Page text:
How much of your end product is sold back to solar panel manufacturers at present?
Today it's zero, because what we do is we extract the raw materials. The solar panel manufacturers, what they do is they buy finished materials such as specialized solar glass or specialized frames. Today we supply into the raw material market, and then those materials get remanufactured into a final product that could go into the solar industry.
But as we evolve, we will be remanufacturing some of those products ourselves, and that will enable us then to supply those finished materials and products directly back to the solar panel manufacturers and the solar supply chain.
What's the motivation behind investing in that remanufacturing process?
Well, there's really two distinct benefits or rationales for it. The first is, as a company and for Solarcycle, we can build a more valuable and larger business. The recycling and extraction process is one value piece of the equation, but there's a lot more value as we can convert those raw materials into finished products. As you can probably imagine, as you start to add value to the materials and make finished products, there's just more value that we can get — more revenue, more margins and so on.
Rationale number two is that it's really the right thing to do. What I mean by that is the solar materials that we're getting and extracting, they're highly specialized solar materials. For example, the glass solar panels, depending on the type of panel it is, by weight or mass is 70% to 90% glass. That glass is highly specialized, and when we extract that glass and sell it back into the glass recycling market, it just ends up getting used for making bottles, for example. That is a waste of a very particular high-quality glass, so the right thing to do from an environmental standpoint, and just a supply chain standpoint, is to remanufacture those materials into finished products.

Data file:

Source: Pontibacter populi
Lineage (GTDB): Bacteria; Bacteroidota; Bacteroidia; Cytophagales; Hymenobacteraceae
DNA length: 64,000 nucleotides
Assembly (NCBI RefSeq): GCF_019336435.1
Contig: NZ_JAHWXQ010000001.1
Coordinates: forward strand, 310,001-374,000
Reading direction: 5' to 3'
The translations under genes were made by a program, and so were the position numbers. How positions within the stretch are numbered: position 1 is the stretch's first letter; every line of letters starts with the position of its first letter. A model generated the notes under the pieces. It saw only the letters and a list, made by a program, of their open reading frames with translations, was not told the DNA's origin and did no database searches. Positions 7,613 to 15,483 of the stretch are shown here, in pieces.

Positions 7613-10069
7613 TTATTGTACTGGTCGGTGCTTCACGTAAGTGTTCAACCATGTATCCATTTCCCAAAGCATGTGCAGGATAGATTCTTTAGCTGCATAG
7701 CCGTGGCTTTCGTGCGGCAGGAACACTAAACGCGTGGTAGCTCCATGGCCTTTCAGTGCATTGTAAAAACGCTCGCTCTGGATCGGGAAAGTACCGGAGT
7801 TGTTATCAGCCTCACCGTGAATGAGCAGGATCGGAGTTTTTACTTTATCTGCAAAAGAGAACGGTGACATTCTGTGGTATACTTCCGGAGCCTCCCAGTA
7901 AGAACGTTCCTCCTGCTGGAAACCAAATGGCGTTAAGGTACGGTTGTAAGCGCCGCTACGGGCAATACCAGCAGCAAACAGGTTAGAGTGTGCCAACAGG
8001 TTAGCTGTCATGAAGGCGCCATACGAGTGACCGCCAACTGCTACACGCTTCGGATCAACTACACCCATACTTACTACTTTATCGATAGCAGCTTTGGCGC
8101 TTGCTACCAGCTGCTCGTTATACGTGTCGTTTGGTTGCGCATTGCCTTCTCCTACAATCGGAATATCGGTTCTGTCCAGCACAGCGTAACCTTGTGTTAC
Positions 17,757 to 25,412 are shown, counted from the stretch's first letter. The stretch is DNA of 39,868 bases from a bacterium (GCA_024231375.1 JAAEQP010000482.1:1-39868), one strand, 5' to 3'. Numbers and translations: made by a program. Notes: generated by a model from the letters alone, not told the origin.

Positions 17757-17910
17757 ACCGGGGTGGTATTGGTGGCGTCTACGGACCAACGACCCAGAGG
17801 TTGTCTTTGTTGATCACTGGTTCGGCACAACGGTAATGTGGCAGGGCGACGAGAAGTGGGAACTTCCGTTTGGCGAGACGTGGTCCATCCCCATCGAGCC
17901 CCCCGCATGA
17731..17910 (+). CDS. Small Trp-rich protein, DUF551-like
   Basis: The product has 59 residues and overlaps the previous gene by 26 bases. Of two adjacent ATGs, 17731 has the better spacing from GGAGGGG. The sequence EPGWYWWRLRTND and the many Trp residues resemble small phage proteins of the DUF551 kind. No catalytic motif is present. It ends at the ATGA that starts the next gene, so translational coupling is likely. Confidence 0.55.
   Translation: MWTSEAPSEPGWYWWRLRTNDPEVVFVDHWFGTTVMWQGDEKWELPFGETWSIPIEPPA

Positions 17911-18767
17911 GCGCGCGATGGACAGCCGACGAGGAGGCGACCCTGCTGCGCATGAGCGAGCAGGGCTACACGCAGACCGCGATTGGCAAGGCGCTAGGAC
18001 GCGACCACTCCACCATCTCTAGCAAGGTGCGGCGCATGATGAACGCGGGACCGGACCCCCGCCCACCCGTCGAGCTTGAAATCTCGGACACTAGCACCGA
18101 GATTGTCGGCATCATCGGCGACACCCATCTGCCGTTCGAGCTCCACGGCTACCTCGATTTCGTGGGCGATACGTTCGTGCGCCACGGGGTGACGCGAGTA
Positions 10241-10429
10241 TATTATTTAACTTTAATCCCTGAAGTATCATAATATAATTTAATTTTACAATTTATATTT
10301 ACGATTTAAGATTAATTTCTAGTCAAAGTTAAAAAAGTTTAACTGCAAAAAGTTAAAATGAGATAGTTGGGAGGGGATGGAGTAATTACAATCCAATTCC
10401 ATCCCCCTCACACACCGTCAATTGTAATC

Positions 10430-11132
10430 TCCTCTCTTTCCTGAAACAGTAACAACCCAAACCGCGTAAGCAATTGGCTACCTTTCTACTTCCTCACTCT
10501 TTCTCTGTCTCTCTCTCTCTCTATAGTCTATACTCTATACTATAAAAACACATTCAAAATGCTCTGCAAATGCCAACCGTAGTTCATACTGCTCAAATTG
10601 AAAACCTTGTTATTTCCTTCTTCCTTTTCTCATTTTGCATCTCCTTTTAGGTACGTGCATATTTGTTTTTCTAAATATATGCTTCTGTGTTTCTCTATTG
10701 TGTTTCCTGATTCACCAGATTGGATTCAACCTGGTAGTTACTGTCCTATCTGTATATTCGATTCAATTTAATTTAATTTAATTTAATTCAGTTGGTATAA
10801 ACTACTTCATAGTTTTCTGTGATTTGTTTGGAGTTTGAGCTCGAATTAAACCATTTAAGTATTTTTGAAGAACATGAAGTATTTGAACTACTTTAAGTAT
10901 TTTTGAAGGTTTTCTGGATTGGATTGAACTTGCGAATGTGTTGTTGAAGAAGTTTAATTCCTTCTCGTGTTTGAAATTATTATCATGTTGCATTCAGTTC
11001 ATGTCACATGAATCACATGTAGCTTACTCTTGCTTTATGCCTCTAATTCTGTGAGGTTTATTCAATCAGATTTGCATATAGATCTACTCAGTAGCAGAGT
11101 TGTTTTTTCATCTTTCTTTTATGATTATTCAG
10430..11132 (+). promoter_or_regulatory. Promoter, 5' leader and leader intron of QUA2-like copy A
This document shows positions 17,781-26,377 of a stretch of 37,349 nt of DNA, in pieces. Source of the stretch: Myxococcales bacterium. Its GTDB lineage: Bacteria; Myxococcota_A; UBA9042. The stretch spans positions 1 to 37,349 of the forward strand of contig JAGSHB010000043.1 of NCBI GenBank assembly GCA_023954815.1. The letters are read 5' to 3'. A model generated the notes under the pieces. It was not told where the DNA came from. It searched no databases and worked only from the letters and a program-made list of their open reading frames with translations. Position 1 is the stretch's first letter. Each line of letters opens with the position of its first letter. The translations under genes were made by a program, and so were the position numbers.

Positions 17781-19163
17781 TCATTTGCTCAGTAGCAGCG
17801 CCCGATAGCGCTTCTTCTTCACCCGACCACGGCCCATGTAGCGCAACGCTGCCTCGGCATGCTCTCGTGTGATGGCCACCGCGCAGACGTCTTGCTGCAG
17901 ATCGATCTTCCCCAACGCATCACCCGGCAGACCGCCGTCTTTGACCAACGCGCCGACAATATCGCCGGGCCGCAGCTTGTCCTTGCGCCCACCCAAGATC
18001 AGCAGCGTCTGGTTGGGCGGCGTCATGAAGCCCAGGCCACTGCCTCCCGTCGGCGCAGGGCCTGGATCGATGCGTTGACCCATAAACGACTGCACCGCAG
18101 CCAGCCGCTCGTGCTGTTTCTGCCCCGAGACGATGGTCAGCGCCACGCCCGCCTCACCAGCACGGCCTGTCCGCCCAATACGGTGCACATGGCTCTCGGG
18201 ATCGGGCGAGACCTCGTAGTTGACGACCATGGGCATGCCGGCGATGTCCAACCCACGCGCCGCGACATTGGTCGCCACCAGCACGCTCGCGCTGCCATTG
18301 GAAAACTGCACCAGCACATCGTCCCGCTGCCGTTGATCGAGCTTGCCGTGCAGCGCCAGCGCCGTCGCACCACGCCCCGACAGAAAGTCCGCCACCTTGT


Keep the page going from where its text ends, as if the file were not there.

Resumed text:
The reality that we fit in today is the infrastructure for remanufacturing those just doesn't exist in the United States. All of it is done overseas. So as we start to build a domestic solar industry here again with solar panel manufacturing, we need to make these products here domestically, because currently they're all being imported from Asia.
Your co-founder, Jesse Simons, had previously said that you would be able to sell back glass to new solar panel manufacturers once you reach an appropriate volume. How far are you from achieving the volume?
If we talk about using 100% glass that we get to make, we are realistically anywhere between three to five years — and probably closer to five years — away, because of the scale and size you need for running an efficient glass factory. But if we blend and make blended glass, meaning using recycled feedstock that we're getting with some virgin materials, we are only a couple years away from being able to do that in meaningful volumes.
So is the plan that you're going to use blended glass?